How to Help a Hypothermic Dog

The symptoms of hypothermia must be taken seriously. Contact your veterinarian even if you think your dog might only have mild hypothermia, as they can provide guidance on what to do, and they might advise bringing your dog in to be examined and treated.

In cases of severe hypothermia, a veterinarian will need to treat your dog, so don’t try to fix this problem yourself.

Here are a few steps you can take if your dog has mild hypothermia (again, talk to your vet first to be sure you’re taking the right steps and you can treat this at home):

Dry your dog if they’re wet. Bring them to a warm area of your home, such as near a heat source. Wrap them in a blanket—you could even warm it up in the dryer first. Use products like the PetFusion Microplush Quilted Pet Blanket, which is super soft and has a light fill that provides more warmth.

You can use a heated pet bed, heating pad, or warm water bottle to provide extra warmth. Make sure these don’t burn your dog (don’t put them directly against your pet’s body), and ensure your dog is able to get off the heat source if they want to. The K&H Deluxe Lectro-Kennel Adjustable Heated Pad comes with a soft fleece cover that’s removable and machine washable, and you can set the temperature from 80-100°F with a handy digital display.   

If you have a pet thermometer, check your dog’s temperature every 10 minutes to monitor progress until their temperature reaches 100°F (37.8°C).

Important note: Warm your dog up slowly, as you can do more harm by warming them up too quickly.

Take Steps to Prevent Hypothermia

The best way to prevent hypothermia is by keeping your dog indoors during inclement weather. Don’t leave your pet outside on their own, even if the temperature doesn’t feel that cold to you.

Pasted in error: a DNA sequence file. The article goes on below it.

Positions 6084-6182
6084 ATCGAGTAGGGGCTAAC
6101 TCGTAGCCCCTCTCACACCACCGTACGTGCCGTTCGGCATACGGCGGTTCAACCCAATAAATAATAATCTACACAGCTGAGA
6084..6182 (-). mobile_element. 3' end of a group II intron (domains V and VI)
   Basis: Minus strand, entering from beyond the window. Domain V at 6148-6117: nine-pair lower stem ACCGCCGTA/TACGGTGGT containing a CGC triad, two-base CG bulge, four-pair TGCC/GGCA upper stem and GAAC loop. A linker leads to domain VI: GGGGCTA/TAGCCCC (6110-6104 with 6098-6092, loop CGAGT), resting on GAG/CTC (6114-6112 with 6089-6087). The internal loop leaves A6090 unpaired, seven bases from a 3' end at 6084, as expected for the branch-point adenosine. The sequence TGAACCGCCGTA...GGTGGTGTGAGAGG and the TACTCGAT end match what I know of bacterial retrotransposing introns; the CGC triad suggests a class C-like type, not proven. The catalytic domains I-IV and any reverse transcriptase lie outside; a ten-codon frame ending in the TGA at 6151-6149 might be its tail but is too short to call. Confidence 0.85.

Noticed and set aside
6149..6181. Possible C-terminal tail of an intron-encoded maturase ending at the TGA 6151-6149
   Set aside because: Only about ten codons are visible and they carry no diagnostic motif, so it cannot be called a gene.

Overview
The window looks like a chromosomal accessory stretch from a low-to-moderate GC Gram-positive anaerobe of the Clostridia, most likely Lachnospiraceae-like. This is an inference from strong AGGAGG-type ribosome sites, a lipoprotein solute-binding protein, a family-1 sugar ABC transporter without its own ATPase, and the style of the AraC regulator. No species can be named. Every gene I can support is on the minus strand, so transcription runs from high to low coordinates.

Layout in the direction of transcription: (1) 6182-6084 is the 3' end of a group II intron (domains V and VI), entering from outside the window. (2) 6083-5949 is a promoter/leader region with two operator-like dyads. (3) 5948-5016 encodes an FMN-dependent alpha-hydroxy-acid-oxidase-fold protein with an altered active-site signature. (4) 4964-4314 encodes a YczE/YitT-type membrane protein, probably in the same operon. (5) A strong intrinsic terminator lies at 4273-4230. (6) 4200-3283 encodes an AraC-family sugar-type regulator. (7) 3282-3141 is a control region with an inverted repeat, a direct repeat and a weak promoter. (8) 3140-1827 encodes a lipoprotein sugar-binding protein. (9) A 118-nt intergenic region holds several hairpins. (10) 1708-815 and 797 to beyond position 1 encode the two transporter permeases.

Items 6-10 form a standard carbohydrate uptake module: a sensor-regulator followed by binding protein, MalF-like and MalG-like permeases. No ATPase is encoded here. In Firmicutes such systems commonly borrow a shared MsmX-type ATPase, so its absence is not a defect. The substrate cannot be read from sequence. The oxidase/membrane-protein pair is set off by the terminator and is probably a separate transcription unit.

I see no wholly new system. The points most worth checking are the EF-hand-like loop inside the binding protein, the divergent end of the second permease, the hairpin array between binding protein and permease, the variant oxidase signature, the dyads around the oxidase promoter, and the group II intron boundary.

Also, ensure your dog stays dry while outside. If your dog likes to go swimming, make sure they don’t spend too much time in the water, and dry them off when they’re done.  

When heading outside in the cold, snow, or rain, use products like dog boots, jackets, and sweaters to keep your pet warm. A good example is the Ruffwear Furness Dog Jacket, which is available in multiple sizes and is designed to fit snugly to help retain as much heat as possible. This water-repellent, lightweight jacket has sleeves that stretch, along with high-loft insulation. It’s perfect for dogs who like to play in the snow.   

Finally, know the signs that a dog feels cold. After all, the sooner you can recognize these cues, the sooner you’ll be able to warm your dog up, and the better the odds that you’ll prevent hypothermia.

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Lisa Selvaggio
Lisa Selvaggio

Lisa Selvaggio is a freelance writer and editor, and our resident cats-pert, with certifications in pet nutrition and pet first aid. She enjoys producing content that helps people understand animals better so they can give their pets a safe and happy home.